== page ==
7. Easy RGB Color ProcessingNow that the hard work is done you can close theRed, Green and Blue images and then invoke theRGB Combine command in the Utility menu.You'll be shown the dialog at right. If theAdvanced Setting section is not visible, click thegreen triangle to reveal it. To finish the colorprocessing do the following:4. Identify the images - Click the Set Namebutton to the right of the Red and navigatethrough your folders on your hard drive to findthe Red image. Double-click the Red Image orselect it and hit Open.If you used CCDOps to acquire the images they will be named XXXX.r, XXXX.gand XXXX.b and at this point CCDOps will fill in the names of the Green and Blueimages for you. If not then click the Set Name button to the right of the Green andBlue and identify those images.


7. Easy RGB Color Processing5. Initial RGB image - Click the “Do It” button tosee the results of merging the Red, Green and Blueimages into a single RGB image.6. Tweak the parameters – [a] Co-alignment -Modify the Horizontal and Vertical adjustmentsedit fields to the right of each image to tweak theco-alignment. The easiest way to do this is to lookat the outer fringes of stars my zooming in on theRGB image. If the stars have a Red tint to the rightthen you would reduce the Red Horizontal item by1. After each adjustment hit the “Do It” button tosee the results. [b] Color Balance – Raise or lowerthe Factors column to adjust the Color Balance. For example, to make the imageredder, raise the Red factor. Hit the Do It button to see the results. [c] Brightness andContrast - Raise or lower Grey Level item to adjust the Brightness and raise or lowerthe Contrast Boost item to adjust the image contrast. Hit the Do It button to see theresults.


8. Save Images in FITS Format by DefaultCCDOps allows you to saveimages in many formats includingthe high quality 16-bit SBIGCompressed, SBIGUncompressed and FITS formats.Using the Preferences commandin the Edit menu you can setCCDOps to save images in theFITS format (or others) by default.This is shown in the PreferencesDialog at right.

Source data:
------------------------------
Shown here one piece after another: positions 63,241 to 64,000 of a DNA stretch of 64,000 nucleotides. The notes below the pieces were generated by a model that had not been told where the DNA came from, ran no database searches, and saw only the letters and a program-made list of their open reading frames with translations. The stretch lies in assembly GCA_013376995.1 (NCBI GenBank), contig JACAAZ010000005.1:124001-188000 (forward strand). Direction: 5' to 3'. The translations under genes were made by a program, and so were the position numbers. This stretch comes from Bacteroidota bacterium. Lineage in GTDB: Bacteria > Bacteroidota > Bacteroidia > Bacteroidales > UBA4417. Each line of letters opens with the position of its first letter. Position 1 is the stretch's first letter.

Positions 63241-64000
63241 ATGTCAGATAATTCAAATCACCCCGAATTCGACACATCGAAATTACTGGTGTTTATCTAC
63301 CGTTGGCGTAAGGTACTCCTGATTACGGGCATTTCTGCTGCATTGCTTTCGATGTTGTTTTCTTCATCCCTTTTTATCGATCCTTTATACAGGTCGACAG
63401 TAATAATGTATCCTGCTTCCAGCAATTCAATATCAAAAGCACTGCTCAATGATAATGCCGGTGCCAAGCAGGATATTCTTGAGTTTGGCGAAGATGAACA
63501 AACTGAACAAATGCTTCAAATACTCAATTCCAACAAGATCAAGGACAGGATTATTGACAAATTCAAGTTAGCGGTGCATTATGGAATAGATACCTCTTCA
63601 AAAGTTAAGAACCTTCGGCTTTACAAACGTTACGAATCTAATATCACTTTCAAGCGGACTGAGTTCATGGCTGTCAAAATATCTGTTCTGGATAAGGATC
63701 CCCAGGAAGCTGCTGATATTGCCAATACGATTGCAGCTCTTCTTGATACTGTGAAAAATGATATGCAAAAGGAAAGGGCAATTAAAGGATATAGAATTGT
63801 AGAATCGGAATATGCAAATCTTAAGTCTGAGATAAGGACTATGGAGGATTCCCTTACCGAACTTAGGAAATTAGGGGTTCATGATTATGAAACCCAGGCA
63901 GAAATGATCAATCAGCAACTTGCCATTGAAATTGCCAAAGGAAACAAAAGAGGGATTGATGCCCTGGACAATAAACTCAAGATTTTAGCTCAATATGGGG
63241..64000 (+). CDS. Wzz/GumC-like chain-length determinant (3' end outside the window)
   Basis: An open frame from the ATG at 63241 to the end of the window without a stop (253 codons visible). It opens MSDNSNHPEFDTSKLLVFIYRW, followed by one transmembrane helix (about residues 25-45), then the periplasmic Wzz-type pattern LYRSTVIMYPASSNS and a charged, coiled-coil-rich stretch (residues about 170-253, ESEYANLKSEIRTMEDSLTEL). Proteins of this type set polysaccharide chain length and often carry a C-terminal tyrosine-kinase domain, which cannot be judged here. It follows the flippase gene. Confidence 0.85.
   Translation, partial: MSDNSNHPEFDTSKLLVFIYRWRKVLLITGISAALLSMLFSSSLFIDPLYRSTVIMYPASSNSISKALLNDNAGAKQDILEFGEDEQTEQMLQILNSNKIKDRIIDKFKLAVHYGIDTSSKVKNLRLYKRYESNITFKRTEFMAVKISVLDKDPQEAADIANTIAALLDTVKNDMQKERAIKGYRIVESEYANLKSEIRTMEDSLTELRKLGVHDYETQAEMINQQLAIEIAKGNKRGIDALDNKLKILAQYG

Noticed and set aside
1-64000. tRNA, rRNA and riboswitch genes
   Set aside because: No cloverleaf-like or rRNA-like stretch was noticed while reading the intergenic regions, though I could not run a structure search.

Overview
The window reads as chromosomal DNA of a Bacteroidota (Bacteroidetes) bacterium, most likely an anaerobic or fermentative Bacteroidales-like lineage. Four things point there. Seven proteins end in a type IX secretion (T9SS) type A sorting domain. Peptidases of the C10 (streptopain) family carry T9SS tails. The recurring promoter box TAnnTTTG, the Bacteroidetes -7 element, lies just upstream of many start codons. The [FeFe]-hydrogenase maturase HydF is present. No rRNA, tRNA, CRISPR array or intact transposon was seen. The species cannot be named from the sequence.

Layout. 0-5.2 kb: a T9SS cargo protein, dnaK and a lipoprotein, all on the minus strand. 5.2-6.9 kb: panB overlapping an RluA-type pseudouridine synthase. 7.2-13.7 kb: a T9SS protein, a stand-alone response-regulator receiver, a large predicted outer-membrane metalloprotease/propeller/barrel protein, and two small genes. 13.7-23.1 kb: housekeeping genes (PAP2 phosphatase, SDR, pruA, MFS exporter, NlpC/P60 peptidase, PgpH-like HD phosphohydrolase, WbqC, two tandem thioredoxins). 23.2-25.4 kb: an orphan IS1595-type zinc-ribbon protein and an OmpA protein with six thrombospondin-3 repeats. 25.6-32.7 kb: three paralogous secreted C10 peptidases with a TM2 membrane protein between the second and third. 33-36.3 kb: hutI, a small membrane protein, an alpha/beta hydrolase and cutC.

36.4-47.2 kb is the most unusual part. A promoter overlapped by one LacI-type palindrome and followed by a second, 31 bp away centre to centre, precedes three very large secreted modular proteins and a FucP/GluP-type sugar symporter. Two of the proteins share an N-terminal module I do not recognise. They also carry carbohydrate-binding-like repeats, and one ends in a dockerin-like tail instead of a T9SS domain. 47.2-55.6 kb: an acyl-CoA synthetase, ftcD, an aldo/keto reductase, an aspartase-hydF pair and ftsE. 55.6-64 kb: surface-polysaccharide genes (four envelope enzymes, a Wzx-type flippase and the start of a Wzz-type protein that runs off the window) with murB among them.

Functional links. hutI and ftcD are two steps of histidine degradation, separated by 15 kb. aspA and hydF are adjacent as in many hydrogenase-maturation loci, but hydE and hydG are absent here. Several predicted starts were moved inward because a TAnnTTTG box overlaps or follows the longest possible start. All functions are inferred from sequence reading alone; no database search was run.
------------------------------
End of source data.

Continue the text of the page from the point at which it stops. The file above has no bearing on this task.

9. Remove Image GradientImage Gradients in wide field images due to varying skybrightness can drive you crazy! Especially when youreally want to push the contrast to reveal dim nebulosity.CCDOps makes it easy to remove them using theRemove Image Gradients command in the Pixel Utilitiessub-menu of the Utility menu.After invoking the command the Crosshairs open up andyou are shown the dialog at right.Using the Crosshairs, select three points in the image that represent the Sky Background levelin three of the four corners of the image. After positioning and sizing the Crosshair to onlyinclude Sky Background right-click the mouse and select Point 1, 2 or 3 or click the Set buttonin the dialog. With the three points set, optionally click the Norm Bkgnd checkbox and enter aBackground value. Doing this makes the Sky Background match the entered value (in ADUs)which can make it easier to patch together a Mosaic of Images. Finally click the RemoveGradient button to process the image.


9. Remove Image GradientThe screen capture below shows what can be done on a typical image. The image on the leftis from an ST-7 with a Wide Angle lens showing quite a bit of image gradient from top tobottom. The image on the right is after applying the Remove Image Gradient command.Both images are displayed with the same Back and Range settings in the Contrast Dialog.


10. Calculate Field of ViewEver wonder what the Field of View (FOV) ofyour SBIG camera is on your telescope? Wonderno longer. Use the FOV Calculator command inthe Misc menu. Select the type of SBIG camerayou're using and enter your telescope's Apertureand F/Ratio then click the Calculate button.The Pixel Size and CCD's Field of View arecalculated and displayed as shown at right.


Contact SBIGweb: http://www.sbig.come-mail:sbig@sbig.comphone: (805) 571-72447244fax: (805) 571-11471147